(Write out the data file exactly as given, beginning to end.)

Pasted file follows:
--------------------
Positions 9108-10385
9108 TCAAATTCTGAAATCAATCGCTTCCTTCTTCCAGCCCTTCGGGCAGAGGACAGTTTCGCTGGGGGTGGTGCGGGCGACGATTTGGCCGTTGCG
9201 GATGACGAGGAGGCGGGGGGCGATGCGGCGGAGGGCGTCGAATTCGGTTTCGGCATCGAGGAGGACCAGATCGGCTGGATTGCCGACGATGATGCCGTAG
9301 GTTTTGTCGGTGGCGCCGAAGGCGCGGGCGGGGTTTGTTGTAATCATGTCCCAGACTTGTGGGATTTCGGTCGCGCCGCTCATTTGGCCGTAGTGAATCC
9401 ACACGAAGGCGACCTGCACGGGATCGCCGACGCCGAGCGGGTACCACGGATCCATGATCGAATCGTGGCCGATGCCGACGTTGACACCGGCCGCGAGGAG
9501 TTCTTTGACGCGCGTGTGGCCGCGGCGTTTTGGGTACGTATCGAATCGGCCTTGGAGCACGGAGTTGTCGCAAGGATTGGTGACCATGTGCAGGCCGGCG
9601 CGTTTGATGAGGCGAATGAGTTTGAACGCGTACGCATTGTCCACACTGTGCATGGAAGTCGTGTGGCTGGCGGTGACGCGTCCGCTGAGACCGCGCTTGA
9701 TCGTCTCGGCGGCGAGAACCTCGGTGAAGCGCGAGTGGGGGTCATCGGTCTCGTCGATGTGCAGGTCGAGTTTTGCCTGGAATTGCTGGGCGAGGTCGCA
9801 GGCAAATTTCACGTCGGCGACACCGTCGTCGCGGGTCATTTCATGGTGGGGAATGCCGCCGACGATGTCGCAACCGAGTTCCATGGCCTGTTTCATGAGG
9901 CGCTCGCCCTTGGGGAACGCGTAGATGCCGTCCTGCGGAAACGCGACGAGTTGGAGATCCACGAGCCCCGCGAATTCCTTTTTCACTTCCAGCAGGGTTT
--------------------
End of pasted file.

Positions 9108-10385
9108 TCAAATTCTGAAATCAATCGCTTCCTTCTTCCAGCCCTTCGGGCAGAGGACAGTTTCGCTGGGGGTGGTGCGGGCGACGATTTGGCCGTTGCG
9201 GATGACGAGGAGGCGGGGGGCGATGCGGCGGAGGGCGTCGAATTCGGTTTCGGCATCGAGGAGGACCAGATCGGCTGGATTGCCGACGATGATGCCGTAG
9301 GTTTTGTCGGTGGCGCCGAAGGCGCGGGCGGGGTTTGTTGTAATCATGTCCCAGACTTGTGGGATTTCGGTCGCGCCGCTCATTTGGCCGTAGTGAATCC
9401 ACACGAAGGCGACCTGCACGGGATCGCCGACGCCGAGCGGGTACCACGGATCCATGATCGAATCGTGGCCGATGCCGACGTTGACACCGGCCGCGAGGAG
9501 TTCTTTGACGCGCGTGTGGCCGCGGCGTTTTGGGTACGTATCGAATCGGCCTTGGAGCACGGAGTTGTCGCAAGGATTGGTGACCATGTGCAGGCCGGCG
9601 CGTTTGATGAGGCGAATGAGTTTGAACGCGTACGCATTGTCCACACTGTGCATGGAAGTCGTGTGGCTGGCGGTGACGCGTCCGCTGAGACCGCGCTTGA
9701 TCGTCTCGGCGGCGAGAACCTCGGTGAAGCGCGAGTGGGGGTCATCGGTCTCGTCGATGTGCAGGTCGAGTTTTGCCTGGAATTGCTGGGCGAGGTCGCA
9801 GGCAAATTTCACGTCGGCGACACCGTCGTCGCGGGTCATTTCATGGTGGGGAATGCCGCCGACGATGTCGCAACCGAGTTCCATGGCCTGTTTCATGAGG
9901 CGCTCGCCCTTGGGGAACGCGTAGATGCCGTCCTGCGGAAACGCGACGAGTTGGAGATCCACGAGCCCCGCGAATTCCTTTTTCACTTCCAGCAGGGTTT